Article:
Barbados, a former British colony, was the center of sugar production in the Caribbean. The plantations were worked on by slaves brought in from other parts of the world, mostly from Africa. To discourage rebellion, other languages were discouraged by the British overlords among the slaves as punishments were meted out to those who speak other tongues other than English. Eventually, the slaves learned English as it became the only means to communicate with other slaves from other countries. With the abolition of slavery in the 1800s, the African slaves got to practice their native tongues and have somehow mixed them with English creating a new form of English called in modern day Barbados as Barbadian Creole English or simply Bajan.
Bajan dialect basically is a combination of British English and West African and some words from neighboring Caribbean Islands. The mixture of elements from three different languages gave Bajan a distinct speech pattern and vocabulary as well. A noticeable difference of Bajan from English is that the “th” sound is pronounced the same with the letter D and so the word “the” is pronounced as “de.” Then when the “th” sound is at the end of the word, it becomes an “f” sound so the word “north” becomes a “norf” and “truth” would sound as “truf.” Bajan would also tend to drop forms of the verb to be when spoken. So when to two Barbadians are talking, it would be common to hear broken English phrases. To illustrate, the phrase “I am lonely” would be spoken only as “I lonely.”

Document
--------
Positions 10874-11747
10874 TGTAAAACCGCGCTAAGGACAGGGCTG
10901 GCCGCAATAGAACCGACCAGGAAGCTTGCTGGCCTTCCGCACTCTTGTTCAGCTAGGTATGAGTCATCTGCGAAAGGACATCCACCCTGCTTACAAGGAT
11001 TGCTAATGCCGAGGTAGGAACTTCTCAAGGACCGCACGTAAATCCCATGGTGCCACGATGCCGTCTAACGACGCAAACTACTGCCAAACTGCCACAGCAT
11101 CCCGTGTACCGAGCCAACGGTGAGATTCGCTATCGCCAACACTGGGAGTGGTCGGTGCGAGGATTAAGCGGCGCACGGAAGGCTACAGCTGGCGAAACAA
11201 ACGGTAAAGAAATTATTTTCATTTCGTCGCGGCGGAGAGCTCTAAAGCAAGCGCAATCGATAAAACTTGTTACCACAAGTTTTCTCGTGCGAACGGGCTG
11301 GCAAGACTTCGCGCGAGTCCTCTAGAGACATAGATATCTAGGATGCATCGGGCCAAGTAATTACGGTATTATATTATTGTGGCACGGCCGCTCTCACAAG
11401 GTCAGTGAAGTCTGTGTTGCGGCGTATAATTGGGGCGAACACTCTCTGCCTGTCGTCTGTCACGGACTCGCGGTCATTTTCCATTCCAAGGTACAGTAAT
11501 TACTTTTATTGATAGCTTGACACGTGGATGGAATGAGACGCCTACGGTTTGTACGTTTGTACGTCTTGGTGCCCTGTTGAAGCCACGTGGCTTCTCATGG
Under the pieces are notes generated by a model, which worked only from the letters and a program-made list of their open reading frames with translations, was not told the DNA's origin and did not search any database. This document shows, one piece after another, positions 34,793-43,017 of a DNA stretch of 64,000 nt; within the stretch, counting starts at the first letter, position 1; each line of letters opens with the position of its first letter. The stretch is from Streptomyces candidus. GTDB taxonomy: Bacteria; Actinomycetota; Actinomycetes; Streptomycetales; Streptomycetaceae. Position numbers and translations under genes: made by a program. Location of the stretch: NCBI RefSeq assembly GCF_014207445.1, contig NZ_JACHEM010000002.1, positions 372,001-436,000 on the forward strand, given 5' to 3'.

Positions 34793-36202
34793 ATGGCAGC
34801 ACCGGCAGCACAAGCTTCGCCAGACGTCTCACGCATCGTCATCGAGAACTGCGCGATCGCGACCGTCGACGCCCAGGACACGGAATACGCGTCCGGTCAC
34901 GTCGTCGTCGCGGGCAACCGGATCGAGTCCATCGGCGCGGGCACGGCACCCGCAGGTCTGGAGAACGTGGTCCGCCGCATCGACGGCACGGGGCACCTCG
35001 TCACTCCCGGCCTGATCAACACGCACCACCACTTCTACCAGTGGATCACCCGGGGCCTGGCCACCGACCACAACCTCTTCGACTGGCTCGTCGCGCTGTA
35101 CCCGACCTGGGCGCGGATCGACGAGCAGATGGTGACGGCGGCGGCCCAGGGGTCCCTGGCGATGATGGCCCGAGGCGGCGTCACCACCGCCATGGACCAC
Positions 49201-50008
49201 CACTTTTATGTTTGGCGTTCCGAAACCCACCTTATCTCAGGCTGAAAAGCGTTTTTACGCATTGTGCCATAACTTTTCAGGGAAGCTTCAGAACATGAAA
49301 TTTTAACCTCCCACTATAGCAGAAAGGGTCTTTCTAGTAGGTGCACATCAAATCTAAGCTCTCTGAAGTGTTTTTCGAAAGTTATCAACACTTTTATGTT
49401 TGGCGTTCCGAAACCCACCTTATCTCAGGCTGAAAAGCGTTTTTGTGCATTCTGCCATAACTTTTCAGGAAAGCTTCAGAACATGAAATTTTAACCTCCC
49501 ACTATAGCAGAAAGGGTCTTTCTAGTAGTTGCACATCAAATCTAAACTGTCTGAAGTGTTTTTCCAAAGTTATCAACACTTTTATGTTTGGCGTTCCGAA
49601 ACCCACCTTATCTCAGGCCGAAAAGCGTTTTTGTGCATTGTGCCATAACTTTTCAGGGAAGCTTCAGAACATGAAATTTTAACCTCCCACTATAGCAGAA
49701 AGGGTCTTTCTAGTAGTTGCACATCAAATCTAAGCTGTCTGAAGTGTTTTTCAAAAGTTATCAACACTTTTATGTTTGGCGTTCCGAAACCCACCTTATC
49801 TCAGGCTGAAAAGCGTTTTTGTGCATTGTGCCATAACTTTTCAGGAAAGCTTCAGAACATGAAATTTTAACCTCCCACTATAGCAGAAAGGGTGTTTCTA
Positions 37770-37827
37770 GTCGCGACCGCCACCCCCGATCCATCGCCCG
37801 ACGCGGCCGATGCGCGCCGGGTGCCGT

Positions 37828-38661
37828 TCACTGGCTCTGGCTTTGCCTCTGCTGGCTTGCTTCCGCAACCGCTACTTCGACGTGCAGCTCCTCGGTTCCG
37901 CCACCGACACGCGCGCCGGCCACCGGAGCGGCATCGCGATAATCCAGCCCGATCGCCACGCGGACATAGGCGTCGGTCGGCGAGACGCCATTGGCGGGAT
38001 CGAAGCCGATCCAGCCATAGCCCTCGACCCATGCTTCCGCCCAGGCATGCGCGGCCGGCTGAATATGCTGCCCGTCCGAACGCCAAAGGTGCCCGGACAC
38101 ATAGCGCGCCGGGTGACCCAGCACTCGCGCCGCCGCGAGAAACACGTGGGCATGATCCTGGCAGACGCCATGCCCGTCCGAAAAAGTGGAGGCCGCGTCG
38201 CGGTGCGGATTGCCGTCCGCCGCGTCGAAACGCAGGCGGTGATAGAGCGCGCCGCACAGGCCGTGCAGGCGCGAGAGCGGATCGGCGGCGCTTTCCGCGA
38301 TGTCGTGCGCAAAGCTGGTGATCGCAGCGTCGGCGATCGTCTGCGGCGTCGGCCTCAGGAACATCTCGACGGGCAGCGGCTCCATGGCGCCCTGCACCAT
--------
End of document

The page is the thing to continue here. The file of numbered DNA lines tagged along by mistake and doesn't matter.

Although Barbadians have a sort of broken English dialect between them, they can speak straight English when they want to as English is still the primary language prevailing in the country.